United States District Court, W.D. Washington, Tacoma
ORDER DENYING DEFENDANT'S MOTION FOR SUMMARY JUDGMENT
BENJAMIN H. SETTLE, District Judge.
This matter comes before the Court on Defendant Harrison Medical Center's ("Harrison") motion for summary judgment (Dkt. 22). The Court has considered the pleadings filed in support of and in opposition to the motion and the remainder of the file and hereby denies the motion for the reasons stated herein.
I. PROCEDURAL HISTORY
On November 14, 2013, Plaintiff Lori Cook ("Cook") filed a complaint against Harrison alleging (1) wrongful retaliatory termination in violation of Washington law, federal law, and the False Claims Act, 31 U.S.C. 3730(h) ("FCA") and (2) a claim for unpaid and willfully withheld wages. Dkt. 1.
On December 14, 2014, Harrison filed a motion for summary judgment. Dkt. 22. On December 19, 2014, Cook responded. Dkt. 24. Harrison did not reply.
II. FACTUAL BACKGROUND
Cook declares that she has approximately 37 years of medical accounts receivable experience. Dkt. 25-1, Declaration of Lori Cook ("Cook Dec."), ¶ 2. This experience includes "28 years physician billing, 20 years hospital billing (some years of hospital and physician claims overlap and done concurrently), 2 years long term care billing, and 7 years home health billing." Id. In April 2011, Cook began employment at Harrison as the Billing Manager for Harrison Home Health, a service of Harrison. Id. ¶ 3. Harrison used McKesson Horizon Homecare Software to prepare its Medicare billings. Id.
In July 2011, Diane Wasson became Harrison's Home Health Director. Id., ¶ 6. At the end of July 2011, Cook received a three-month evaluation from Director Wasson wherein Wasson praised Cook's work performance and rewarded Cook with pay raises. Id.; see also id. Exh. 5 ("Lori's experiential knowledge has been very evident during her first 90 days! She's identified a number of system and processes issues which has precluded accurate and timely billing; researched and corrected many of those issues consequently reducing the aged accounts receivable by tens of thousands.").
In October and November of 2012, Cook began investigating irregularities in Harrison's billing which she claims could have had Medicare fraud implications. Id. ¶ 9. Cook questioned McKesson's customer service representatives about possible errors in the credit balance reports, overpayment report, and the accounts receivable reconciliation report. Id. On November 6, of 2012, Cook learned from McKesson's customer service representative Tiffany that a process called "Gen End, " which processes the revenue for Medicare charges, was to be updated for revenue only at the end of each month. Id., ¶ 10. Harrison's employees, however, had been running the "Gen End" process every day. Id., ¶ 11 (emphasis added). Cook declares that she was instructed by Harrison to run this process every day despite the instructions in the McKesson software manual to run the process on a monthly basis. Id.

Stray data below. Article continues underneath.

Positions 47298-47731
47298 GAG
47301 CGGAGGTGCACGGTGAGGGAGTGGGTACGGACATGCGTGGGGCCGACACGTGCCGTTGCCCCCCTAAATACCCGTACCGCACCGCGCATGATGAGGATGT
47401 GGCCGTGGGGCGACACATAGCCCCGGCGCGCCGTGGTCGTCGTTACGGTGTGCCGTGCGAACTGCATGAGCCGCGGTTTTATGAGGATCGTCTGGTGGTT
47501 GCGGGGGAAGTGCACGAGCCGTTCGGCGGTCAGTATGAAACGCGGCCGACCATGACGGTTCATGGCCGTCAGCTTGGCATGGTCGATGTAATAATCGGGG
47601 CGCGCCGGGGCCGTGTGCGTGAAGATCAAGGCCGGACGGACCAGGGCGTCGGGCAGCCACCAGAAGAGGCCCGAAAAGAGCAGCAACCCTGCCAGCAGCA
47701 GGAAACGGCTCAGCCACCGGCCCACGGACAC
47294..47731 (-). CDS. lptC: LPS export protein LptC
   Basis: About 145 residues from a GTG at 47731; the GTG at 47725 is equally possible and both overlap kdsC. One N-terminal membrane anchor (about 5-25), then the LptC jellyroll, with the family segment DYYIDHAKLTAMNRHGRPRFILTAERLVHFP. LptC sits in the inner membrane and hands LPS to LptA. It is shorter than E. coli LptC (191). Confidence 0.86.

Cook reported her findings to Director Wasson. Id., ¶ 12. On November 7, 2012, Director Wasson and a Human Resource representative, Karen Holland, asked Cook to attend a meeting with them. Id., ¶ 12. At the meeting, Director Wasson informed Cook that the two overpayment reports were supposed to match, but one report stated an $80, 000 balance and the other report stated a $48, 000 balance. Id., ¶ 13. Cook declares that Director Wasson also informed Cook that "this was a serious problem and that [Cook] had probably committed Medicare fraud." Id.
At the end of the meeting, Ms. Holland informed Cook that an internal investigation had been initiated and that Cook was to be placed on suspension immediately. Id., ¶ 14. In March of 2013, Harrison completed its investigation and terminated Cook without pay for the period of suspension from November to March. Id., ¶ 15. In May 2013, Cook sent a written request for information regarding the reason for her termination. Dkt. 23, Declaration of Megan Harry ("Harry Dec."), Exh. 11. On May 9, 2013, Harrison responded and stated that an external audit was conducted on Harrison's billing practices. Id. The audit concluded that "the billing manager lacked the analytical and cross functional expertise needed by a skilled and experienced billing manager." Id. Harrison stated that, because Cook was the billing manager, Harrison concluded that Cook did "not have the necessary skill set required to adequately perform the billing manager job duties and thus terminated [Cook's] employment." Id.
With regard to Medicare fraud, it is undisputed that no fraud was actually committed either intentionally or accidentally.
A. Summary Judgment ...